5 Ways to Avoid Costly Conveyor Breakdowns
Inspect, maintain, train, and specify correctly for years of excellent service
Conveyors are exceptional in their productivity enhancement for manufacturing and distribution operations, but they need attention – and not just from your maintenance group. Everyone involved with them should be aware of the safety and performance issues involved. Here are five practices for happy conveying…
- Inspect the conveyor often. In manufacturing, conveyor is often an afterthought to production machinery, but this mindset can sabotage the entire operation as production equipment is left idle when it’s done. Even if a manual materials movement process is possible, it’s typically slow, error-prone, and cumbersome. In distribution centers, conveyor tends to get more attention from maintenance staffs, but often that attention is focused at the end-of-line areas where it’s interfacing with packing stations or palletizers. In both cases, inspect the conveyor at regular intervals. Pay particular attention to those hard-to-reach areas, where people are more likely to ignore or skip maintenance. These can disproportionately produce expensive and time-consuming repairs. Conveyor manuals will almost always provide the recommended inspection intervals. Inspections also help your workers understand conveyors better, and also familiarize them with its potential safety issues. Inspections are a win-win.
- Keep a maintenance log. No, really. Understanding what has been done – and when – is a key to conveyor performance. Again, conveyors are as important as production machinery. It’s just that they are sometimes treated as an “accessory” and don’t get the focus. This is a particularly good practice in multi-shift operations.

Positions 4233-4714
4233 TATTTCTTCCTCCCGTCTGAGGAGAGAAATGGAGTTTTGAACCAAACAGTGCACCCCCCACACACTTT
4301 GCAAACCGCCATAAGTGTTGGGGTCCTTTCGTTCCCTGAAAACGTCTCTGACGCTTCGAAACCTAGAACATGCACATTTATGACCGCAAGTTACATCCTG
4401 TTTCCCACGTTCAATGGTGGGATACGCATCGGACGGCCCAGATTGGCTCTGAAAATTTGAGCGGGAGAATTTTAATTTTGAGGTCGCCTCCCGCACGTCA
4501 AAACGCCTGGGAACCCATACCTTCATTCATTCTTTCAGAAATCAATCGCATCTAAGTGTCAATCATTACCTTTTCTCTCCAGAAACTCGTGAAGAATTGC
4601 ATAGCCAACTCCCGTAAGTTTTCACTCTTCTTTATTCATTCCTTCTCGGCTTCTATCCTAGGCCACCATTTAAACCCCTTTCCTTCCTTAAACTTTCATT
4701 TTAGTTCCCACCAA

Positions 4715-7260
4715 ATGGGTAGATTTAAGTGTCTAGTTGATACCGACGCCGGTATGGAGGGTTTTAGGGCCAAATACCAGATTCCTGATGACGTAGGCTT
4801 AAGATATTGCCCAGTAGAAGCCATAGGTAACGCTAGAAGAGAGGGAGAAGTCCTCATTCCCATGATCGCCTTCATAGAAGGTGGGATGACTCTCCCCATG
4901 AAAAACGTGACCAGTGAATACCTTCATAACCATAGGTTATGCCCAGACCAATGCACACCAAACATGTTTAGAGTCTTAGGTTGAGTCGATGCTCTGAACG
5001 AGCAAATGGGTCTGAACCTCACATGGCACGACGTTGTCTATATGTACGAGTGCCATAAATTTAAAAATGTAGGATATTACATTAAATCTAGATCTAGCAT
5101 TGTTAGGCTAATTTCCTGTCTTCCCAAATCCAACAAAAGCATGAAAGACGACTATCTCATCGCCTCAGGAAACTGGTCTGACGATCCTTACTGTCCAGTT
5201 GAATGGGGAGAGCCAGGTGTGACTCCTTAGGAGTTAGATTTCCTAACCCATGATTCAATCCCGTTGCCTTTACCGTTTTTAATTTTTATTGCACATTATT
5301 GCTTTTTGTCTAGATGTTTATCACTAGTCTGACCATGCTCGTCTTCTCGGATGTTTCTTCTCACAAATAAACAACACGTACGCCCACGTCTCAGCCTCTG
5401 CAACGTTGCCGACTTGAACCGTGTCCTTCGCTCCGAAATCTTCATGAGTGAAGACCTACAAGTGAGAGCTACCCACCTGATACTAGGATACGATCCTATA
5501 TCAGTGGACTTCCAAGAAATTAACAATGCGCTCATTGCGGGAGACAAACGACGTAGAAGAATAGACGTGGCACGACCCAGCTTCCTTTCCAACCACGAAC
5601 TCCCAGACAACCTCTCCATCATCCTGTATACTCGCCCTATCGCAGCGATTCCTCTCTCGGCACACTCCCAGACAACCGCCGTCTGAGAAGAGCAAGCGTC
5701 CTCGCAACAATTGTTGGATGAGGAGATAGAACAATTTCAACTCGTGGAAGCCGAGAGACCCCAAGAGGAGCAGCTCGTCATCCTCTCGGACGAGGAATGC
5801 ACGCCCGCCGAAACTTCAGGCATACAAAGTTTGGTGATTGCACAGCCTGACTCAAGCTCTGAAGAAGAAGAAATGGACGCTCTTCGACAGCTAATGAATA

- Do the recommended preventative maintenance. Your conveyor manuals (and probably, your conveyor provider) will tell you what is needed and when. Make it happen. Or, schedule an independent maintenance group to come do it. You can use and abuse conveyor for long periods of times and it will run. But will it run when you need it most, during your rush times? Maintaining it means that it will be rolling at critical times.
- Keep spare parts in stock. Even if you do all of the above, conveyors are like any other machine – sometimes prone to breakdowns. If yours dies in the middle of the third shift, and all it takes is a replacement conveyor part that you could have had in stock for $20 or less, is saving that twenty bucks worth waiting until the morning – or possibly a day – for the manufacturer to ship you one? Recommended parts lists are often provided with the conveyor when you bought it. You don’t need every part on the shelf, just the ones your conveyor manufacturer advises. If you didn’t buy the conveyor and don’t have that list, call us and we can help you identify the brand and the recommended spare parts list.
- Make sure everyone who works on, near , or around the conveyor is trained. This goes from shift supervisors to order pickers to managers. They should all understand how to use the conveyor you have, its load capacity design, its safety issues, its operation. Does everyone on the floor know what the emergency stop is, and where it is? They should. Do the people who are designing new products or bringing them into the facility take the weight of new SKU’s, the size of the item, and its throughput requirements into account before it gets stocked? Often the team that does this is only peripherally aware of how it will be stored and conveyed.
Scott Stone is Cisco-Eagle's Vice President of Marketing with more than thirty years of experience in material handling, warehousing and industrial operations. His work is published in multiple industry journals an websites on a variety of warehousing topics. He writes about automation, warehousing, safety, manufacturing and other areas of concern for industrial operations and those who operate them.